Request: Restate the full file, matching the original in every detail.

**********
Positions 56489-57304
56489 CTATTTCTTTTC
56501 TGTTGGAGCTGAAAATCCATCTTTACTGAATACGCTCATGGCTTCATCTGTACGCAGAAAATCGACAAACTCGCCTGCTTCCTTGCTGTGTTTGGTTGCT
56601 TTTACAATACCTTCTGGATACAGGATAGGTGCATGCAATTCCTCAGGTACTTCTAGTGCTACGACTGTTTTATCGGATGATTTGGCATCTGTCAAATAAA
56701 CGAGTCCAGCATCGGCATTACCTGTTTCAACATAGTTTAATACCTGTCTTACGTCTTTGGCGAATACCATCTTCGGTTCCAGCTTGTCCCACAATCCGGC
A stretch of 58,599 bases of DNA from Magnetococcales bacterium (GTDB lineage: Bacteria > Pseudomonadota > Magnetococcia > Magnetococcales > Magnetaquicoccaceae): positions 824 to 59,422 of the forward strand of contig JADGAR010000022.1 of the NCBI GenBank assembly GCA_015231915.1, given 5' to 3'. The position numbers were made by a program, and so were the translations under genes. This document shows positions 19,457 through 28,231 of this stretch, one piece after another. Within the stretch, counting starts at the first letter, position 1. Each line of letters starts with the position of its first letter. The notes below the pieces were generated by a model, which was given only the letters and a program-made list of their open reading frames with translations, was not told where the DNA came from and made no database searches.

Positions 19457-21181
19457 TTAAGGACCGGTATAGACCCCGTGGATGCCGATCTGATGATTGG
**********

Positions 56489-57304
56489 CTATTTCTTTTC
56501 TGTTGGAGCTGAAAATCCATCTTTACTGAATACGCTCATGGCTTCATCTGTACGCAGAAAATCGACAAACTCGCCTGCTTCCTTGCTGTGTTTGGTTGCT
56601 TTTACAATACCTTCTGGATACAGGATAGGTGCATGCAATTCCTCAGGTACTTCTAGTGCTACGACTGTTTTATCGGATGATTTGGCATCTGTCAAATAAA
56701 CGAGTCCAGCATCGGCATTACCTGTTTCAACATAGTTTAATACCTGTCTTACGTCTTTGGCGAATACCATCTTCGGTTCCAGCTTGTCCCACAATCCGGC
A stretch of 58,599 bases of DNA from Magnetococcales bacterium (GTDB lineage: Bacteria > Pseudomonadota > Magnetococcia > Magnetococcales > Magnetaquicoccaceae): positions 824 to 59,422 of the forward strand of contig JADGAR010000022.1 of the NCBI GenBank assembly GCA_015231915.1, given 5' to 3'. The position numbers were made by a program, and so were the translations under genes. This document shows positions 19,457 through 28,231 of this stretch, one piece after another. Within the stretch, counting starts at the first letter, position 1. Each line of letters starts with the position of its first letter. The notes below the pieces were generated by a model, which was given only the letters and a program-made list of their open reading frames with translations, was not told where the DNA came from and made no database searches.

Positions 19457-21181
19457 TTAAGGACCGGTATAGACCCCGTGGATGCCGATCTGATGATTGG